Exposure to chronic, unpredictable stress led to an overall moderate genetic response that comprised increases and decreases in gene expression levels. The consecutive administration of MDMA dramatically altered the profile of stress-responsive genes as follows.(i)118 genes were suppressed by stress alone. Most of these (i.e., 98) were distinct from the 99 genes suppressed by stress with ensuing exposure to MDMA (Figure 1(a)). Remarkably, there were 20 genes suppressed by stress in a fashion that was resistant to the consecutive exposure to MDMA (Table 1).(ii)132 genes were upregulated by stress alone. Most (i.e., 128) of these genes differed from the only 34 genes upregulated after stress with ensuing administration to MDMA (see Figure 1(a)). The significance of the four genes (hypothetical protein LOC689399, hypothetical protein LOC680454, and hypothetical protein LOC686031, similar to 60S ribosomal protein L7a) induced by stress in a MDMA-resistant manner is unclear as all of them encode hypothetical or yet uncharacterized proteins.(iii)Exposure to chronic stress resulted in altered gene expression in the KEGG pathway rno04710 (circadian rhythm). Four of twelve genes in this group were suppressed by stress, leading to a Fisher FDR of and a log odds ratio of 2.95. However, the stress-induced alteration in gene expression in the circadian rhythm pathway was not evident in stressed rats treated subsequently with MDMA (Table 2). For one of the affected genes, Per2, the stress-dependent downregulation and MDMA-mediated reversal thereof was confirmed by real-time RT-PCR (not shown).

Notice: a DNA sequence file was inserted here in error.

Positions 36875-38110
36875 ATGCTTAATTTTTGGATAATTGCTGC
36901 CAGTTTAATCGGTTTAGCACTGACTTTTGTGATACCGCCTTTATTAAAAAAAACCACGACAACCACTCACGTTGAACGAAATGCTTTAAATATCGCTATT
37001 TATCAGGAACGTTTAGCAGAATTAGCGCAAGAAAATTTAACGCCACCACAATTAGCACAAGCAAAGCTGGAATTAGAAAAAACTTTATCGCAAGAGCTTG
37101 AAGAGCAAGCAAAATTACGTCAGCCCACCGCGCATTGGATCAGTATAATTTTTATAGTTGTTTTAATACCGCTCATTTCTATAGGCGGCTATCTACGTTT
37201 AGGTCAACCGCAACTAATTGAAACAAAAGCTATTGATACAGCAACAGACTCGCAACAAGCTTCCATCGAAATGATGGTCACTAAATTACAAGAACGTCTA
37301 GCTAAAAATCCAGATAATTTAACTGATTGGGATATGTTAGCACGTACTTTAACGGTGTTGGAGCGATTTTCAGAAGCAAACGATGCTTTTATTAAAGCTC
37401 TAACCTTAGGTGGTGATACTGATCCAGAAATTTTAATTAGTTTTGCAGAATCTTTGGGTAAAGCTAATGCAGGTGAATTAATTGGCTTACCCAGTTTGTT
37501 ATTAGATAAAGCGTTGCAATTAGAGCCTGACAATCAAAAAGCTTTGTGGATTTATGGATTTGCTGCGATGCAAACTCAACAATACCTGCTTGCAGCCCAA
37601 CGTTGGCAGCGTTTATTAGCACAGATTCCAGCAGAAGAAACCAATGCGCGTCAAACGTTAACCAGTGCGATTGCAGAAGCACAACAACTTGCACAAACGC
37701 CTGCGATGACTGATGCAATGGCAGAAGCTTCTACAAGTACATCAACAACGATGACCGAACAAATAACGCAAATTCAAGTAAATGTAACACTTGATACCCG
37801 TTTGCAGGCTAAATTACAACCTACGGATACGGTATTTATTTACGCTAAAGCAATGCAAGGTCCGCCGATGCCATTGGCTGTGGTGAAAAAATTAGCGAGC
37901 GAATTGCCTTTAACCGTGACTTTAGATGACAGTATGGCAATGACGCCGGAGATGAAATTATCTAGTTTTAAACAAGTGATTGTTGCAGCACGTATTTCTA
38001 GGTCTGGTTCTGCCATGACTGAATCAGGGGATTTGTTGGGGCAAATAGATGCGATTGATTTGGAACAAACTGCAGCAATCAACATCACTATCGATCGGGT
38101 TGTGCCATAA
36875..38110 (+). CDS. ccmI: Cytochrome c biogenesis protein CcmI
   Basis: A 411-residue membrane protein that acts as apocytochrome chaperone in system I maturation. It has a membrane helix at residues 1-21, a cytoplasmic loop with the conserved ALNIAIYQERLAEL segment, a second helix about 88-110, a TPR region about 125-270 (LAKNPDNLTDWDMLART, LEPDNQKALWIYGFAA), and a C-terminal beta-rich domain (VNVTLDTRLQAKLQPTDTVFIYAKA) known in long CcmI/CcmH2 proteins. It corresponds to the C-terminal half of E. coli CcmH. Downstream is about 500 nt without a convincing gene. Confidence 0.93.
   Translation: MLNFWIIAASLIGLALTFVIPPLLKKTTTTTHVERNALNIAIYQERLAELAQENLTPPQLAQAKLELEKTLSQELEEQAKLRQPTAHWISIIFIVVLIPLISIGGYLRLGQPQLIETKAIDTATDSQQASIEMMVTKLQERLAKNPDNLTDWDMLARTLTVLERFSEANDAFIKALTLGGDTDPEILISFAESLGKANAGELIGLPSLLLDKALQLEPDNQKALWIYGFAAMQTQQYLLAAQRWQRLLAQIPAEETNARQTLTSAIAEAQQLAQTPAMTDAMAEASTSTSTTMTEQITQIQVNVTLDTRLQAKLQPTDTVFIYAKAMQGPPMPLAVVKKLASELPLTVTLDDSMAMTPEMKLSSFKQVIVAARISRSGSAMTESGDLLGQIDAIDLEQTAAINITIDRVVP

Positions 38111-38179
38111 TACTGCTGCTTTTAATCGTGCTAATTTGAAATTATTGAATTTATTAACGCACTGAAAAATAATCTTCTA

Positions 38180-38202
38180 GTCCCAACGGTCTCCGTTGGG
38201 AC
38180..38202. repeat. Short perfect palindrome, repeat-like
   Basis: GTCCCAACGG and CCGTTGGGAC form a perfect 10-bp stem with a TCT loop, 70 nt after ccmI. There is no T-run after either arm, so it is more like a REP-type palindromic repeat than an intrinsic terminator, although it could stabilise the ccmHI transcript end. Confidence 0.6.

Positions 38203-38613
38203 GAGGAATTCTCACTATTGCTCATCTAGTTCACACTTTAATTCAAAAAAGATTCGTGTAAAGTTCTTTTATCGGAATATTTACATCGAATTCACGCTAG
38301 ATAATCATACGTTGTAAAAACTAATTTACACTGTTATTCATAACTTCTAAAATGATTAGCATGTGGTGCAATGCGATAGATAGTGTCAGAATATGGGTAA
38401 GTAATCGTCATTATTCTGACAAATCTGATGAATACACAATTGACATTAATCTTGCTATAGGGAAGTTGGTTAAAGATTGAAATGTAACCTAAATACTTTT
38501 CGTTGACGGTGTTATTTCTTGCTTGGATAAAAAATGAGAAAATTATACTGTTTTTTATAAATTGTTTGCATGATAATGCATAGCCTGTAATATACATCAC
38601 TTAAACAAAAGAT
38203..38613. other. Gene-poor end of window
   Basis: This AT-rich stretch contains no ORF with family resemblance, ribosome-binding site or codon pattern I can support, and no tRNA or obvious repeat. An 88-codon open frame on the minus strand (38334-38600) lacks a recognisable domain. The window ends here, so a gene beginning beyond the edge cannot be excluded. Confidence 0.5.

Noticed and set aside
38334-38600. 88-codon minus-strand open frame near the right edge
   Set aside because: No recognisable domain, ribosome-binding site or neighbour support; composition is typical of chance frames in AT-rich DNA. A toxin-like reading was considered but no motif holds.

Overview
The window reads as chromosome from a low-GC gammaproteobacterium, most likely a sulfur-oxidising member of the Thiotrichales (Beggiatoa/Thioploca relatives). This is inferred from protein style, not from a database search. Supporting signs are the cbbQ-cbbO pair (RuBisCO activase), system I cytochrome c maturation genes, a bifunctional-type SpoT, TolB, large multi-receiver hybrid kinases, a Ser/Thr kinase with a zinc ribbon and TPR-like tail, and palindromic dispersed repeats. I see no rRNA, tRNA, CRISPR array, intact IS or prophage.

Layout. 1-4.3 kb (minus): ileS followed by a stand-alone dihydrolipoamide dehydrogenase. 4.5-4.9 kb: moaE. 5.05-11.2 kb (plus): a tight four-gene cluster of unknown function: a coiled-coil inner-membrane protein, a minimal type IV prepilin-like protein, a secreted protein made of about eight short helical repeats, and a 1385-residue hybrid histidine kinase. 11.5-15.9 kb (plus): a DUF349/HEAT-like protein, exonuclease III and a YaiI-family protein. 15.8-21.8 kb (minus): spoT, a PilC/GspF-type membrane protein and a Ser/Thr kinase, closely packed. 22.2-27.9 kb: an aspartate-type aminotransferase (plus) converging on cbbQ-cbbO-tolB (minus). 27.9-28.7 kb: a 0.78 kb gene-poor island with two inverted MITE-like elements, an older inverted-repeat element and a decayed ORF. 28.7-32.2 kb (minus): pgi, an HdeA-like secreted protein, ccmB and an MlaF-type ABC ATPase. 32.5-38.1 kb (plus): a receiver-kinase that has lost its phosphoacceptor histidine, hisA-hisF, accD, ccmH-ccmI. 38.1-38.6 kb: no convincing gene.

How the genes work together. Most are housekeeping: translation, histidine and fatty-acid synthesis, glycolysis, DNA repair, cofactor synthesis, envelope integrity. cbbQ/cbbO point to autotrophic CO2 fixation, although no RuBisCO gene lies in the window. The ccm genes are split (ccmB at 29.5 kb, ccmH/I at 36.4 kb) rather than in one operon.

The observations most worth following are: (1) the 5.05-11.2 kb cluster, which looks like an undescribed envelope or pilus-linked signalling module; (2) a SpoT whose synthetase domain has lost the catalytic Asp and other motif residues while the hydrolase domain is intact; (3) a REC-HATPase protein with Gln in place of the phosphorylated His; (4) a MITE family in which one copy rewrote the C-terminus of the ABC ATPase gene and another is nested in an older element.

Exposure to MDMA led to the altered expression of 1225 genes in the hippocampus, with 588 genes being upregulated and 637 genes being suppressed (Figure 1(b)). Four gene ontology categories were affected (Table 3), comprising unfolded protein binding, protein folding, calmodulin-dependent protein kinase activity, and neuropeptide signaling pathway. The impact on protein folding seems to be of particular importance in the genetic response to MDMA as evidenced by the differential regulation of a large number of heat shock protein genes, for example, Hsp40, Hspd1, Hspa8, and Hsp90ab1 (Table 4(a)). The MDMA effect on heat shock proteins was validated by real-time RT-PCR array on samples from unstressed MDMA-treated versus unstressed untreated rats, which confirmed the MDMA-induced upregulation of several heat shock proteins and chaperones. In particular, Cct5, Dnajb1, Dnaja4, Dnajb11, Dnajb4, Hsp90ab1, Cct6a, SerpinH1, and Dnaja2 were increased under MDMA treatment in both microarray analysis and real-time RT-PCR (Table 4(b)). A moderate induction (1.2- to 1.4-fold) was seen in the PCR array in Cct3, Tcp1, and Cct4 (not shown), which were comparably moderately increased in the microarray.